According to National Public Radio (NPR), health researchers have reported that the number of new cases of Zika infections in Puerto Rico has risen to over 34,000 since 2015. The Center for Disease Control (CDC) states that the virus peaked during the summer months of 2016, with more than 2,000 new cases being reported per week.
Because Zika is a relatively new epidemic, individuals living in Puerto Rico have not yet developed any immunity to the virus. Therefore, the transmission of the disease has been rampant.
In more recent months, the number of Zika infections in Puerto Rico has decreased to around 200 new cases per week. However, it continues to remain a serious problem within the region. Researchers from the CDC have confirmed that the number of Zika infections in Puerto Rico has far surpassed that of dengue virus infections. Dengue is another disease most commonly spread by mosquitoes.
The Zika virus is transmitted via the bite of an infected Aedes species mosquito. Pregnant women who become infected are especially at risk of the disease. Those infected are likely to pass on the infection to the fetus during pregnancy, which can lead to serious birth defects. Additionally, sexual relations and blood transfusions can spread the virus. Common symptoms of Zika virus include fever, rash, headaches, muscle pain and red eyes.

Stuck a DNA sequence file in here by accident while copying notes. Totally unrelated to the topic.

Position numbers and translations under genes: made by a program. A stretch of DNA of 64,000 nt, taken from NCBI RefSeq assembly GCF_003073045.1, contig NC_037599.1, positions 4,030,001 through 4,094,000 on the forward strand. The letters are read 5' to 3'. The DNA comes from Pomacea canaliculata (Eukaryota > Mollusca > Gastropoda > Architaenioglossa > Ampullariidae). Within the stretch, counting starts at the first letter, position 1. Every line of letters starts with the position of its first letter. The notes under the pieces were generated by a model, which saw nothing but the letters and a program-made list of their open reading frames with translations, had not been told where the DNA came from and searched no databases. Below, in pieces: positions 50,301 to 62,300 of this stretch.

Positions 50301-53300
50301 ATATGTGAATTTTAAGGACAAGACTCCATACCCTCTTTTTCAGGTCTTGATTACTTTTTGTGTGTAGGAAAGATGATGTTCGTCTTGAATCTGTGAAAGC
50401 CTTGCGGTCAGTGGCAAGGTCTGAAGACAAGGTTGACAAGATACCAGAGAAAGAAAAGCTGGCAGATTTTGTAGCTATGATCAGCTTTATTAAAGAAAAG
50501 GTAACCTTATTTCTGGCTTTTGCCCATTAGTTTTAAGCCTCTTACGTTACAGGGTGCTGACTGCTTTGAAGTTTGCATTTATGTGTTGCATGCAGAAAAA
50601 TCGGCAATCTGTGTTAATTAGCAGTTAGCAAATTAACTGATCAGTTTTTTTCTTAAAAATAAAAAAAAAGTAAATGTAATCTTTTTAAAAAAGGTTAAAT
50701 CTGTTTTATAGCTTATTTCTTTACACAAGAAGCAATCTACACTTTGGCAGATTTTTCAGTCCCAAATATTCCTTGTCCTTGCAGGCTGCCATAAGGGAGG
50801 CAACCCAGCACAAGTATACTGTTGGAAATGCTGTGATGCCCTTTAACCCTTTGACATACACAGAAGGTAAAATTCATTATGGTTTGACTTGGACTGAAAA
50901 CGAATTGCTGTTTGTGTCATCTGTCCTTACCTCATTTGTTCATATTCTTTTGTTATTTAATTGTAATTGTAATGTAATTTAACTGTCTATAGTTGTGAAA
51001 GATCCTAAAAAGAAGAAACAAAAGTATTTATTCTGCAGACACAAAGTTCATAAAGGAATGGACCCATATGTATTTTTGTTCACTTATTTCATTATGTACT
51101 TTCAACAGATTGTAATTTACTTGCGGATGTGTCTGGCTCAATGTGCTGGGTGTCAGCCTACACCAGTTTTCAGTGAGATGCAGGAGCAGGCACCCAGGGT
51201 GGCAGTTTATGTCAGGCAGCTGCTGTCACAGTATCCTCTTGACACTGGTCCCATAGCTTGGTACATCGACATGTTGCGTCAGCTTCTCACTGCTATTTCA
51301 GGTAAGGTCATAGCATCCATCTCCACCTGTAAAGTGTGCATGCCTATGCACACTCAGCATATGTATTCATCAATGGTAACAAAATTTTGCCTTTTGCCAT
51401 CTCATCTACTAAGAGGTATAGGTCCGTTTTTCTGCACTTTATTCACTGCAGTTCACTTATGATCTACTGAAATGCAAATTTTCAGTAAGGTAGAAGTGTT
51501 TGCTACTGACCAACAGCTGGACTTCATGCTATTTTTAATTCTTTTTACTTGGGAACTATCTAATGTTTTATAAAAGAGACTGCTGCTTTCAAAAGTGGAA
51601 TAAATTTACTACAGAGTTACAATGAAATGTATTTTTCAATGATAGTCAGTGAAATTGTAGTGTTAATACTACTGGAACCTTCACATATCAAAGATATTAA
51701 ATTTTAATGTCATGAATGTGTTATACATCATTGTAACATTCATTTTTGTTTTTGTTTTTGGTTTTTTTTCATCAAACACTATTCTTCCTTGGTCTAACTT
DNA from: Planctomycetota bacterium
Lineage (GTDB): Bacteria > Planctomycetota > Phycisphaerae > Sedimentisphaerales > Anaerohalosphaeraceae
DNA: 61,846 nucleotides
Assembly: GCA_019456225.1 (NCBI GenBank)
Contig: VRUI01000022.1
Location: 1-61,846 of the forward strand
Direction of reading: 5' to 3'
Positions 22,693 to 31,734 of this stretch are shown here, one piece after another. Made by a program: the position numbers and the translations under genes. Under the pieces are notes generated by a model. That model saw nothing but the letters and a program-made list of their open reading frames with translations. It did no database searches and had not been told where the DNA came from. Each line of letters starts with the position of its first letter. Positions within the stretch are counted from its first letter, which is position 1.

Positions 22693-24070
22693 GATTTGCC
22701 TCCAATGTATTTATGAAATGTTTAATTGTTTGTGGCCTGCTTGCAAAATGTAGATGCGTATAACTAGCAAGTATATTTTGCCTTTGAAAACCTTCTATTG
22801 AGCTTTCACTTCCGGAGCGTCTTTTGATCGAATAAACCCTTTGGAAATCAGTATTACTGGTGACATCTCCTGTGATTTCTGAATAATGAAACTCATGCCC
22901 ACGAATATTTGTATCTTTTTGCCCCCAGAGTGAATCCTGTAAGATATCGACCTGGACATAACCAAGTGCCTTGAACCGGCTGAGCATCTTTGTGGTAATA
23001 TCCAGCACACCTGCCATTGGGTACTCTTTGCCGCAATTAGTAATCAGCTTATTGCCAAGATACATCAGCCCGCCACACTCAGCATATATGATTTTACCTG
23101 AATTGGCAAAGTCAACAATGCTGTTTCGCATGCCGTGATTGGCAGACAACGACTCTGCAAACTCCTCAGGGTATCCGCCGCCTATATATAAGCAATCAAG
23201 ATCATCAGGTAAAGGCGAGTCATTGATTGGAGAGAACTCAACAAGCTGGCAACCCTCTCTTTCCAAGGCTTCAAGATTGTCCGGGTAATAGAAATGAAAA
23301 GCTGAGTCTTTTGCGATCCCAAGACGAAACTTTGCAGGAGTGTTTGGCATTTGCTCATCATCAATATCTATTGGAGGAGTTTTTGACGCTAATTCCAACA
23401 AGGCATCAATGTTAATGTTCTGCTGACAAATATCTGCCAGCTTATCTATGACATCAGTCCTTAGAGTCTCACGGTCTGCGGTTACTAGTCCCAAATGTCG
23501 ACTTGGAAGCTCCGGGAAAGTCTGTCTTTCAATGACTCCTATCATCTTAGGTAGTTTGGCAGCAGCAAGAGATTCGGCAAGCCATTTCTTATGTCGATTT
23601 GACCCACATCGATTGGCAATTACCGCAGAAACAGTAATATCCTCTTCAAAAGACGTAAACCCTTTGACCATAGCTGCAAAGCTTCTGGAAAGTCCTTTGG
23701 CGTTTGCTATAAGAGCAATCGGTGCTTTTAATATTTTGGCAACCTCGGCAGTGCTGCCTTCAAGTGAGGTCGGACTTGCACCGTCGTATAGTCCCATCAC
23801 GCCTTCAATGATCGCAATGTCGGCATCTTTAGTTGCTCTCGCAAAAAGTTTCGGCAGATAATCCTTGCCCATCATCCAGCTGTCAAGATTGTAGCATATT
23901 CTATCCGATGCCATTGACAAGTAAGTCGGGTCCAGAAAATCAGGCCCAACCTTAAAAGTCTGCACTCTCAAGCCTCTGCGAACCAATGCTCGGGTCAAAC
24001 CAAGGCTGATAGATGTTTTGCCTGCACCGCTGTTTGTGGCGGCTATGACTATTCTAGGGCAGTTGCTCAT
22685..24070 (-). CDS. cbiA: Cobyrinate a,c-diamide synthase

As of 2017, over 1,000 confirmed cases of reported Zika infections in Puerto Rico were among pregnant women. Doctors at the High-Risk Clinic at the University of Puerto Rico have treated some of these infected women. They witnessed at least 14 cases of babies born with severe brain damage.
Notwithstanding, some babies may not begin to show signs of defects or abnormalities until several years after birth. This calls for babies to be closely monitored by health professionals for up to four or five years after birth.
The CDC has listed different recommendations for preventing contraction of the disease. These recommendations are especially important because of the lack of a vaccine for the disease. Some of their recommendations include wearing long-sleeved shirts and long pants when mosquitoes are around, ridding homes of any standing water and using insect repellents registered by the Environmental Protection Agency. They especially advise against pregnant women traveling into Puerto Rico or any other areas where the virus is present.
– Lael Pierce